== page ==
In December, British Telecom sued Google in the District of Delaware, alleging the infringement of six BT patents by various Google services and Android.
Google had until February 21 to respond to BT's complaint and, on that day, brought a motion to dismiss BT's claims of indirect and willful infringement. Google's legal argument basically came down to saying that BT can't bring allegations based on the notion that Google would acquire knowledge of the patents-in-suit at the time of the filing of the complaint. BT's claims contained passages such as "Google has infringed and continues to infringe, and following filing will be willfully infringing, [...]" and "Google's continuation of past practices following receipt of this Complaint will constitute inducement of infringement and/or contributory infringement and give rise to indirect, as well as direct, infringement". While such wordings don't rule out that Google may have had knowledge of those patents even prior to its receipt of the complaint, they suggest that the filing of the complaint could mark the beginning of a period with respect to which Google would be liable on those grounds. I haven't seen that kind of theory in any other litigation, to be honest.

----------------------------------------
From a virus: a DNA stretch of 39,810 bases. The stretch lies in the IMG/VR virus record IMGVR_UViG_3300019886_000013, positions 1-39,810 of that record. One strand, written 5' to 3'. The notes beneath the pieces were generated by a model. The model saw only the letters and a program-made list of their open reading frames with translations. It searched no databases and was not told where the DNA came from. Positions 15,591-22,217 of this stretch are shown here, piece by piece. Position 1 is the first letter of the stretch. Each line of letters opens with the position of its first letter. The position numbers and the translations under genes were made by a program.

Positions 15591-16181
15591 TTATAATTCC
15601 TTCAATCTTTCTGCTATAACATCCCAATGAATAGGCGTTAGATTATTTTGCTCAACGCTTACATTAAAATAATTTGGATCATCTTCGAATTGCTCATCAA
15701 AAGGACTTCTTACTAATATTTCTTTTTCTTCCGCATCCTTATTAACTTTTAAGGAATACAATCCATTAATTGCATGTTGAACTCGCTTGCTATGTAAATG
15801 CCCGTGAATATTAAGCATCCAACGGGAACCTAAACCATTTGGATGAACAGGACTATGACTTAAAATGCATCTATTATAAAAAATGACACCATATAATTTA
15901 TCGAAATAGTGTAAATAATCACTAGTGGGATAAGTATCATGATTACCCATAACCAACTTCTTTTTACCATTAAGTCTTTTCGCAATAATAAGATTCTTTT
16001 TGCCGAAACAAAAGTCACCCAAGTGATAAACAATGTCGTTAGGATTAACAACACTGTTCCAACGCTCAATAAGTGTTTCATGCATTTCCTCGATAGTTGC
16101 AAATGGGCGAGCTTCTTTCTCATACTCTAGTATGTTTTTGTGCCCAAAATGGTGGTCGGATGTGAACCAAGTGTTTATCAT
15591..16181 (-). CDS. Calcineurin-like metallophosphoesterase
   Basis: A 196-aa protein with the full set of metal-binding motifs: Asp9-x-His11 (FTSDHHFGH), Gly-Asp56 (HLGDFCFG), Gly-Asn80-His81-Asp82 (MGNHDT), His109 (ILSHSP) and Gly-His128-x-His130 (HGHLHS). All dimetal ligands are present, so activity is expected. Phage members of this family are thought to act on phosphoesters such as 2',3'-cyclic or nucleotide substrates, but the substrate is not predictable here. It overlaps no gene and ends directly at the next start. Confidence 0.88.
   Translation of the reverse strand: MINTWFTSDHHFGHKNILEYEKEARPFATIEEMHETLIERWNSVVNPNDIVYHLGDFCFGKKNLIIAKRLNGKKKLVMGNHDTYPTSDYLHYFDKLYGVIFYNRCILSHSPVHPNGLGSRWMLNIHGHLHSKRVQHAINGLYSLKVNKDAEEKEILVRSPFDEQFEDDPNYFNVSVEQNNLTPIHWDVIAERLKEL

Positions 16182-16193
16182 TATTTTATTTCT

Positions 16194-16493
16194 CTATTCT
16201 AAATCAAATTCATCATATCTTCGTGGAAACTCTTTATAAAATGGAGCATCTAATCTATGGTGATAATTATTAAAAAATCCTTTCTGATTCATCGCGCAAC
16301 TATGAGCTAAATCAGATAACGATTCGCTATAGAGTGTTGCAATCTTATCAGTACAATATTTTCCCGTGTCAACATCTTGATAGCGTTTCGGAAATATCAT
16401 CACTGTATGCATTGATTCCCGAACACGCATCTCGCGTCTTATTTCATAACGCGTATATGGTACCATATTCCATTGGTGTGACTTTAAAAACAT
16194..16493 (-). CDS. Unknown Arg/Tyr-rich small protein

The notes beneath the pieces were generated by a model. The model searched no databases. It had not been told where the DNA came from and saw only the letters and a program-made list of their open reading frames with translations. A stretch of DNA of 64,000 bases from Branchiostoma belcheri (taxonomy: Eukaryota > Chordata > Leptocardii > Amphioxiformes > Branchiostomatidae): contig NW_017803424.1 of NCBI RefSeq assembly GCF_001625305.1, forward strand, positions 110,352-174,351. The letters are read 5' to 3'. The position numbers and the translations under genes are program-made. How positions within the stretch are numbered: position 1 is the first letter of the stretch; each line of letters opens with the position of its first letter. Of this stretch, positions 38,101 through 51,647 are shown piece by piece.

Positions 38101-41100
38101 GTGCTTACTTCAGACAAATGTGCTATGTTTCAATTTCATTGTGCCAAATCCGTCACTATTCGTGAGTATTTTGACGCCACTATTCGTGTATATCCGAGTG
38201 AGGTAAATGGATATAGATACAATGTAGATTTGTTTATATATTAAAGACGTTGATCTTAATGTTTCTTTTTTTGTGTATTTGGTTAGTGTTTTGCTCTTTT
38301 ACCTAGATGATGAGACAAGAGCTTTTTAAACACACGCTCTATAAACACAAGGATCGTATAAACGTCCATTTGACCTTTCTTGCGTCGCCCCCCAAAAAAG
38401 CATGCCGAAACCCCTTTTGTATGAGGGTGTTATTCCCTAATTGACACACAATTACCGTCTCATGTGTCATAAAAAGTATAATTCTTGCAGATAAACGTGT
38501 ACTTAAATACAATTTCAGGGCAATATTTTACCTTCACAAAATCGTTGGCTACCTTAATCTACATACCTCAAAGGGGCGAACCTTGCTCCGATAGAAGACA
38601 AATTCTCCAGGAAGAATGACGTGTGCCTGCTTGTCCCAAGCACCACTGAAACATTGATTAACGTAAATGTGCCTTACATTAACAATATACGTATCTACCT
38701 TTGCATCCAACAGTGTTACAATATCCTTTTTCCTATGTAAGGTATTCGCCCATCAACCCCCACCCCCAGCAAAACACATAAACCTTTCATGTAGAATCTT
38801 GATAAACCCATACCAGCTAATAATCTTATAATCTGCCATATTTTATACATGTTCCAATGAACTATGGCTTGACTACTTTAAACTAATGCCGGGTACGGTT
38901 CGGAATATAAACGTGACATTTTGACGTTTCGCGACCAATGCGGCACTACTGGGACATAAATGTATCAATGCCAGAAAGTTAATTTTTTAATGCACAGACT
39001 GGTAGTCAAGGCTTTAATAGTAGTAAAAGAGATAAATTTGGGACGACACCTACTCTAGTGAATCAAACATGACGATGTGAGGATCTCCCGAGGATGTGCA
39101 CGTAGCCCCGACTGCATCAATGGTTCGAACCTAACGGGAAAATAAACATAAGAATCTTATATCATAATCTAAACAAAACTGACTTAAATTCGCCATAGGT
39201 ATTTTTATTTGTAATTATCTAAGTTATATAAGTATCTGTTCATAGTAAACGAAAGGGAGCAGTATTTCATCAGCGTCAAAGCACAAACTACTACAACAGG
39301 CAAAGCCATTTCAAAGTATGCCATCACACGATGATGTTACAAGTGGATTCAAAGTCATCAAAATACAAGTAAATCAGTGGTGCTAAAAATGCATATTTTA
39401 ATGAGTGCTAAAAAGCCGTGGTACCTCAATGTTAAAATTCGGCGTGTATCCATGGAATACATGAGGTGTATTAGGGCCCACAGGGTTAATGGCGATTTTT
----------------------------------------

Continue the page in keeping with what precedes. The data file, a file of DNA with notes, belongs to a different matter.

On Friday (March 9, 2012), BT stated its opposition to Google's motion but simultaneously amended its complaint so as to render Google's motion moot. In addition to filing the amended complaint, BT also provided the court with a redlined version that shows what changed. It all came down to the removal of the kinds of passages I quoted above, as well as the related prayers for relief, including a request for a "trebling of damages pursuant to 35 U.S.C. §284" (willful infringement).
BT's motion argues that Google's concerns have been addressed, even though BT doesn't agree and expressly reserves the right to reassert those counts "as discovery progresses". I believe this means that BT will again assert inducement of infringement, contributory infringement and willful infringement if any evidence of such violations comes up (BT must mean evidence from the time before BT filed its lawsuit).
PThose allegations based on the notion of post-filing knowledge were a waste of almost three months from BT's perspective. Google won't be able to solve the problem with stalling alone, and BT doesn't appear to be in a major hurry (otherwise it wouldn't have picked the District of Delaware, which isn't a rocket docket), but it did the right thing by ensuring that Google would now have to respond to the substance of the complaint.
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